Next up: Vint Cerf, widely known as the co-father of the internet, sharing this title with TCP/IP co-developer Bob Kahn. “It’s very important for you to understand that it’s not just two people,” Cert emphasized.  “On October 29th of this year, we will celebrate the 50th Anniversary of the first connection between two computers. We had international participation very early on so we went through several iterations. This is a comment that we made earlier about failures teaching you. We went through four iterations and by the fourth iteration we realized we needed to split off a protocol, which is now called internet protocol in order to deal with real turning communication. I spent a lot of life running around and saying, ‘This is a good thing. You should try to build it.’ We even went to IBM digital equipment corporation in HP, not to the salespeople product people, but to the research labs. And we say, ‘We’re working on this thing to connect different kinds of networks together. So all these different types of computers can talk to each other that you want to be part of.’ The engineer said, ‘Wow, that’s cool.’ So they implemented it.”

“It’s the first dot com boom,” he added. “Everybody’s throwing money at anything that looks like it has anything to do with internet until April of 2000. And then some of the companies that looked like they had something to do with internet died because they ran out of capital and the CEOs didn’t know the difference between revenue and capital and they were surprised when the capital ran out.  So the biggest surprise for me in this whole story was watching people all around the world putting information into the world wide web, not because they thought they’d get paid for it, but because they thought what they knew might be useful to somebody else. That dynamic is still in place despite all the other economics that you see on the internet. There are still people who are determined to share what they know for other people. We see it at YouTube all the time. So one last point, I watch the millennials and they don’t seem to be using Google anymore and they just go to YouTube. One weekend my wife and I decided we were going to make Chinese eggplant. We didn’t know how to do that. So I thought, well those millennials, they always go to YouTube for stuff. Why not? So we watched about half a dozen of them make an credible Chinese eggplant. So now I am a believer in going to YouTube to find out how do I do X? Somebody has probably taken the time to go tell you how to do X with a nice video. Okay. Sorry. I could go on forever. I won’t.”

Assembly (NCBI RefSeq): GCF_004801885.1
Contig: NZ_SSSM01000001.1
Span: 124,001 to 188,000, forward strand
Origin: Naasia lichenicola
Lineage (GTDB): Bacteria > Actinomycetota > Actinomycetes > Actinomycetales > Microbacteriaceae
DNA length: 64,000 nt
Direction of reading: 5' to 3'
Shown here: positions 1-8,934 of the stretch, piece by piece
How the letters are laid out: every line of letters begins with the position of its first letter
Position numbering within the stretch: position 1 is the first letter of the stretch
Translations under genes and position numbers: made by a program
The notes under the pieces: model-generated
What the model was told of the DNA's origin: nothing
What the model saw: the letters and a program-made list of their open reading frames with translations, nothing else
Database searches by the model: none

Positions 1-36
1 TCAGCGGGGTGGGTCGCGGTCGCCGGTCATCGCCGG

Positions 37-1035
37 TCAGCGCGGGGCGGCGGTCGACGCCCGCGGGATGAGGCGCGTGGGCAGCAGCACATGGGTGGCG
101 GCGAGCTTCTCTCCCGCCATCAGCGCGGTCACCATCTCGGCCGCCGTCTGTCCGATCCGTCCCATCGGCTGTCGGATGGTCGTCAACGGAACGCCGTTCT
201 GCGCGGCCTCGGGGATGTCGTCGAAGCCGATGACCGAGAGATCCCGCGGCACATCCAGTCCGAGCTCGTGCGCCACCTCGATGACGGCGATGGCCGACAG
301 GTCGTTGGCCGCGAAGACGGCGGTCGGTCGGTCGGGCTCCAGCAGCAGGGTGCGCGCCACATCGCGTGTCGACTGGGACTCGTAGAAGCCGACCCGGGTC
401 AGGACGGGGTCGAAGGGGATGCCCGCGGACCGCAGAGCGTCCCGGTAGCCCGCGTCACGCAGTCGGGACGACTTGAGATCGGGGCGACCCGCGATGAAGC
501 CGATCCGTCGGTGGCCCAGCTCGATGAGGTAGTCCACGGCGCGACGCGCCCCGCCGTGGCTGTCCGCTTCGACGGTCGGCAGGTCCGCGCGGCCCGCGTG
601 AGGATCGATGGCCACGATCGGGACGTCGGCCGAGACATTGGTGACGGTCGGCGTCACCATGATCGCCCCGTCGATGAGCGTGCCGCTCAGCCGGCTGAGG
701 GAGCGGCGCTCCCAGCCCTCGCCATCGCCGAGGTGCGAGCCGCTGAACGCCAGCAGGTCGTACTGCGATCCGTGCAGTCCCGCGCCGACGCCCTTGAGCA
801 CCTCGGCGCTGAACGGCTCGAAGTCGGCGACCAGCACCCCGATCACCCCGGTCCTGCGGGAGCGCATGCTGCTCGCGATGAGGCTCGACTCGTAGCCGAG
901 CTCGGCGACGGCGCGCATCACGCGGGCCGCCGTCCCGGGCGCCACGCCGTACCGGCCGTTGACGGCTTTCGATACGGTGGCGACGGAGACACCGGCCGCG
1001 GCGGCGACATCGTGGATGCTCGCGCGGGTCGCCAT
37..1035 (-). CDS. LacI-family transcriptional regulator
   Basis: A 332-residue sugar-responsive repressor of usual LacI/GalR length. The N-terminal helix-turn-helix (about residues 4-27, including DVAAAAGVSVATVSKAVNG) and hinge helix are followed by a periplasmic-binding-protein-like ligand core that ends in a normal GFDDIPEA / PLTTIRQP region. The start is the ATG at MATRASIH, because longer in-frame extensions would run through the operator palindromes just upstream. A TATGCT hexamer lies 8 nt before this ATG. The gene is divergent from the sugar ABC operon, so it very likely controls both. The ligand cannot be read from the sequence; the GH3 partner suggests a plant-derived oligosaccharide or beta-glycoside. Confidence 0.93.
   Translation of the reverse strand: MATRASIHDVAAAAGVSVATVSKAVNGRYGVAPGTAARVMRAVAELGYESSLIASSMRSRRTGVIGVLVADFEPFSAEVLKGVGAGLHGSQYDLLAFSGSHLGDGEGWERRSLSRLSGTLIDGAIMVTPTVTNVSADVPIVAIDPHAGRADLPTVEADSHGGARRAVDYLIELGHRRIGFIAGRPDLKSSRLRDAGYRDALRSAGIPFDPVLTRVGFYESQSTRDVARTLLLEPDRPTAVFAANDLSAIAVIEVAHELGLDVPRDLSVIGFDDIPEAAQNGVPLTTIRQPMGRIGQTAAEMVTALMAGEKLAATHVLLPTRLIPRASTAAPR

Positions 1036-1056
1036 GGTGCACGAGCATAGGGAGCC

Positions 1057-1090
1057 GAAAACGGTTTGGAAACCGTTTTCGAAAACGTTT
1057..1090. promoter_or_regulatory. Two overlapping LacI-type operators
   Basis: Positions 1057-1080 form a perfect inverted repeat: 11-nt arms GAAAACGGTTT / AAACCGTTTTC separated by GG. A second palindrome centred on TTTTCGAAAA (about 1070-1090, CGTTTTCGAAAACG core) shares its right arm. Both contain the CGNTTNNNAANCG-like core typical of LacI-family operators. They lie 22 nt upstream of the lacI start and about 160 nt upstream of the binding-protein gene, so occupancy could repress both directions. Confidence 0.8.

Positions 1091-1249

The wrap: Unfortunately, 50% of the world is still not online. It’s hard to find a real world that just thinking about your life without the internet and your day to day without the internet and half the world doesn’t have that. And so this is creating what people call a divide: Those who have and those who don’t have broadband access internet. As connected devices become more important to our lives, that divide grows. That is the theme of tonight: “Connecting the Unconnected.”

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SOCIAL CHRONICLES by Janet Donovan | on October 14th, 2019 | Photo credit: Tung Tu Photography